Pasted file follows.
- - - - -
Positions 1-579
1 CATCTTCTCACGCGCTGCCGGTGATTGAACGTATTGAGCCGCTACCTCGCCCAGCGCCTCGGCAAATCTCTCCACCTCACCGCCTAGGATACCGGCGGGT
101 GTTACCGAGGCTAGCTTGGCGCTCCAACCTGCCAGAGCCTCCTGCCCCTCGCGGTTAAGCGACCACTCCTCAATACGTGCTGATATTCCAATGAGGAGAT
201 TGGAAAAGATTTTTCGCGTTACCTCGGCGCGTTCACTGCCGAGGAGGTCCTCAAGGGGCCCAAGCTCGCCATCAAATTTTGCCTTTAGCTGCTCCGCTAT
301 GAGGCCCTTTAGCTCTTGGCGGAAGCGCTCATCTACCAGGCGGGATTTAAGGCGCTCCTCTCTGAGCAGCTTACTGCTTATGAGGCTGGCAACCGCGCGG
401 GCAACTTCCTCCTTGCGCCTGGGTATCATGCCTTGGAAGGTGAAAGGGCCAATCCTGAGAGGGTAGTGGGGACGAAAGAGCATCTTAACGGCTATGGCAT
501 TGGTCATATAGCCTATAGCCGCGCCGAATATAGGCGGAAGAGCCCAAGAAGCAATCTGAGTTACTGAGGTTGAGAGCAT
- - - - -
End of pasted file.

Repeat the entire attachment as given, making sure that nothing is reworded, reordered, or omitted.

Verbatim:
Positions 1-579
1 CATCTTCTCACGCGCTGCCGGTGATTGAACGTATTGAGCCGCTACCTCGCCCAGCGCCTCGGCAAATCTCTCCACCTCACCGCCTAGGATACCGGCGGGT
101 GTTACCGAGGCTAGCTTGGCGCTCCAACCTGCCAGAGCCTCCTGCCCCTCGCGGTTAAGCGACCACTCCTCAATACGTGCTGATATTCCAATGAGGAGAT
201 TGGAAAAGATTTTTCGCGTTACCTCGGCGCGTTCACTGCCGAGGAGGTCCTCAAGGGGCCCAAGCTCGCCATCAAATTTTGCCTTTAGCTGCTCCGCTAT
301 GAGGCCCTTTAGCTCTTGGCGGAAGCGCTCATCTACCAGGCGGGATTTAAGGCGCTCCTCTCTGAGCAGCTTACTGCTTATGAGGCTGGCAACCGCGCGG
401 GCAACTTCCTCCTTGCGCCTGGGTATCATGCCTTGGAAGGTGAAAGGGCCAATCCTGAGAGGGTAGTGGGGACGAAAGAGCATCTTAACGGCTATGGCAT
501 TGGTCATATAGCCTATAGCCGCGCCGAATATAGGCGGAAGAGCCCAAGAAGCAATCTGAGTTACTGAGGTTGAGAGCAT